Ouabain-resistant mutants of mouse and hamster cells in culture

R. M. Baker, D. M. Brunette, R. Mankovitz, L. H. Thompson, G. F. Whitmore, L. Siminovitch, J. E. Till

Research output: Contribution to journalArticlepeer-review

304 Scopus citations


Somatic cell mutants resistant to ouabain, which inhibits the plasma membrane Na/K ATPase, have been isolated from mouse L and Chinese hamster ovary (CHO) cells. Ouabain at concentrations ≥ 1 mM with 5-6 mM K+, or ≥ 0.1 mM with 0.5 mM K+, inhibits the growth of the wild-type cells and is ultimately cytotoxic. Clones 2- to 100-fold more resistant than wild type in terms of dose can be obtained by single-step selection from a wild-type population in the presence of ouabain. The phenotypes of ouabain-resistant (OUAR) clones are reproducible with high fidelity and stable over long intervals of growth in the absence of the selecting drug. Wild-type and OUAR L cell clones were compared with respect to their susceptibility to ouabain inhibition of 42K uptake by whole cells and of Na/K ATPase activity in isolated plasma membranes. In both respects the OUAR cells are less sensitive to the drug than are wild-type cells. Conditions for optimal ATPase activity in the absence of ouabain were indistinguishable for the wild-type and one OUAR clone examined in detail and were comparable to requirements reported for ATPase preparations from other source materials. The frequency of OUAR cells in a wild-type population can be substantially increased, to approximately 10-4 per viable cell, by exposure to the chemical mutagen EMS. The spontaneous mutation rate to 10-fold increase in ouabain-resistance is estimated by Luria-Delbruck fluctuation analyses to be 5-6 × 10-8 per cell per generation for both L and CHO cells. Cell-cell hybridization experiments utilizing OUAR and wild-type CHO cells indicate that resistance to ouabain behaves as a codominant trait, and that this marker can be useful for selection of somatic cell hybrids.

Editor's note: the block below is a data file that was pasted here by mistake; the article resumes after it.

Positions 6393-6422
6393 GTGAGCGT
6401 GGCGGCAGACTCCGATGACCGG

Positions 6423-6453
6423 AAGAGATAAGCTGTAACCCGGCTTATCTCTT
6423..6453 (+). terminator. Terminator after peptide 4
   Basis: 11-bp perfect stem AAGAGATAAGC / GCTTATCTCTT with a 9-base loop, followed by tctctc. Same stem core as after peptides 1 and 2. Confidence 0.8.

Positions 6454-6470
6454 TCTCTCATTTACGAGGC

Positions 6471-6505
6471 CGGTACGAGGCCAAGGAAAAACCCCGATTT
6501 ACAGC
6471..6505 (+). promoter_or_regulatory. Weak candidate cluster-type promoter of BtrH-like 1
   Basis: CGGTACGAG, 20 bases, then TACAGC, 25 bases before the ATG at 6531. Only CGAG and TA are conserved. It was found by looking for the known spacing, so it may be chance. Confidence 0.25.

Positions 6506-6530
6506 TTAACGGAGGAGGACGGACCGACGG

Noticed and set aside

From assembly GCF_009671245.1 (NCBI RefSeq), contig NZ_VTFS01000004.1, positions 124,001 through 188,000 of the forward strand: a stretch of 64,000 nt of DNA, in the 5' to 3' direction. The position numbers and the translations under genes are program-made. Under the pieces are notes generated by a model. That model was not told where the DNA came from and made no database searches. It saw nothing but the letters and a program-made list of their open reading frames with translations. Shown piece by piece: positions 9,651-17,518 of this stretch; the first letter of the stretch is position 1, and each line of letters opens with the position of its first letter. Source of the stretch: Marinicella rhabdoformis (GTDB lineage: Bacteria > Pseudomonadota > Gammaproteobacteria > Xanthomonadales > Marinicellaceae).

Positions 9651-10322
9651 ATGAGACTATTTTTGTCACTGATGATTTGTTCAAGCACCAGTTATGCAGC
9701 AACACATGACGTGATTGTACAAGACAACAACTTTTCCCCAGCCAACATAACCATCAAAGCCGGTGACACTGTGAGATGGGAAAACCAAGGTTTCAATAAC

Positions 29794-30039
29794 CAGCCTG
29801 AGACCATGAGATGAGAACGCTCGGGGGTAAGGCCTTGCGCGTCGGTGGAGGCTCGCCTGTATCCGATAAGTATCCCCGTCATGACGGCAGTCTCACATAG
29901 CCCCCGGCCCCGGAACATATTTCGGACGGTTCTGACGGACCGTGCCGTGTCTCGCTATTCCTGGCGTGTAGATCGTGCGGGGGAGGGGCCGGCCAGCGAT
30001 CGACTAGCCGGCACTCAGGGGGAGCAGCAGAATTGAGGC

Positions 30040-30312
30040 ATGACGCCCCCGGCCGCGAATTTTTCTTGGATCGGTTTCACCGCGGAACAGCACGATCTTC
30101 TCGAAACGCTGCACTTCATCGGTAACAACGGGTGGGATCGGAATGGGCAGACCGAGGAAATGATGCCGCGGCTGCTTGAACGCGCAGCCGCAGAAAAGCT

Original languageEnglish (US)
Pages (from-to)9-21
Number of pages13
Issue number1
StatePublished - 1974
Externally publishedYes

ASJC Scopus subject areas

  • Cell Biology
  • Molecular Biology
  • Medicine(all)


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